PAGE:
Watching the Eurovision Song Contest at the weekend reminded us all that "abroad" is a whole other world. How we thrilled to Romanian falsetto vampires, Greeks demanding free booze, a man singing a love song to his shoes, and, erm, Bonnie Tyler.
But there are other worlds; worlds even stranger than those that lie within the boundaries of the European Broadcasting Union.
And so it was that, in the 1970s, Marvel Comics gave us Worlds Unknown.
Anyone who read Marvel UK's Planet of the Apes mag will remember Worlds Unknown with fondness - or at least the tales it contained...
The cover story might be about the coming of the Martians but we all know the true stand-out of this issue is Gil Kane's He That Hath Wings, in which a youth discovers that being born with feathers might not be the blessing one might expect it to be.
It's A Gun For Dinosaur.
It's so long since I read his that I can't remember the ending. I'm sort of assuming it's one of those going-back-in-time-and-killing-your-grandfather-type twists.
That reminds me. I must go back in time and kill my grandfather before he fulfills his pledge to travel forward in time and kill me.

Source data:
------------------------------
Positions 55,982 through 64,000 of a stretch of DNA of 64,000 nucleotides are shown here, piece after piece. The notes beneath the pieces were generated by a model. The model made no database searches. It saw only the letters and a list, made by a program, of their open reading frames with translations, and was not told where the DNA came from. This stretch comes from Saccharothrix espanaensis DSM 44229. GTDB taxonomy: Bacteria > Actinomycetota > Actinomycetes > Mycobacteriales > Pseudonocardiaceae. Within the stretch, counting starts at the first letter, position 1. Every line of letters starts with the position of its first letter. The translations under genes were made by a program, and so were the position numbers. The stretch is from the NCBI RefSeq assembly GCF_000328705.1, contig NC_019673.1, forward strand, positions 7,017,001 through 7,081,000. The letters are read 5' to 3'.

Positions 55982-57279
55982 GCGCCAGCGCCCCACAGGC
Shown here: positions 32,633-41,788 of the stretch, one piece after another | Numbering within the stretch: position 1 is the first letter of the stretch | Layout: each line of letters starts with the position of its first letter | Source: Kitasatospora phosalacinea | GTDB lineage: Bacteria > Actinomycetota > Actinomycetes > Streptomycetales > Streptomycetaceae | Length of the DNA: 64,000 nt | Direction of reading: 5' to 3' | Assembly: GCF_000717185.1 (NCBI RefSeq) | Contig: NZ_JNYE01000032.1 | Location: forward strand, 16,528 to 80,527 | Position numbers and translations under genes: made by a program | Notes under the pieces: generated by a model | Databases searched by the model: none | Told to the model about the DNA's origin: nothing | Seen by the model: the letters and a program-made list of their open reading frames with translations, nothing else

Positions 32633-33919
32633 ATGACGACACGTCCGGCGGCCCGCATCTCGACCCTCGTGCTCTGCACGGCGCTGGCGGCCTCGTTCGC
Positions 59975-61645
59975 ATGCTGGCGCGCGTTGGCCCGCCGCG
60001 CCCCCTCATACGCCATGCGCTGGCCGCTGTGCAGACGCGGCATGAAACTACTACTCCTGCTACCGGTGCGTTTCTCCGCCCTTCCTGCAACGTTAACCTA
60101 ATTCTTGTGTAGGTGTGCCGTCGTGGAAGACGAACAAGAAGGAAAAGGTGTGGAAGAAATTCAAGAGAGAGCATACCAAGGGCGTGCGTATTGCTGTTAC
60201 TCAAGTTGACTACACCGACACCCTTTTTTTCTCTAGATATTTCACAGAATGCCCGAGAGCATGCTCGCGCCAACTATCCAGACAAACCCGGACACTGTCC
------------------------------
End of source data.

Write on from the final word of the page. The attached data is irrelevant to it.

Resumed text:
That'll teach him.
It's Farewell to the Master.
Roy Thomas and Ross Andru's adaptation might be more faithful to the original but I still prefer The Day the Earth Stood Still.
Ah, all those memories of William Shatner ripping his shirt off and building a cannon from a big stick of bamboo come flooding back as we get Marvel's adaptation of Fredric Brown's Arena.
I always loved this one, as an alien big cat climbs aboard a spaceship and, one by one, polishes off the crew until it has an unhappy ending.
I can't help feeling that having the homicidal bulldozer ranting like Dr Doom on the cover probably doesn't add a lot of dignity to proceedings.
The Golden Voyage of Sinbad was one of my favourite childhood films. It had Sinbad! It had a six-armed sword fight! It had Tom Baker! Verily, the late Ray Harryhausen didst know how to keep a child happy.
Sadly, I don't remember being so taken with George Tuska and Vince Colletta's adaptation.
The Golden Voyage of Sinbad comes to an end, as we get that sword fight.
And Worlds Unknown also comes to an end.
Its run may have been short but it was certainly sweet - and where would Planet of the Apes readers have been without the tales the UK mag so happily reprinted from it?
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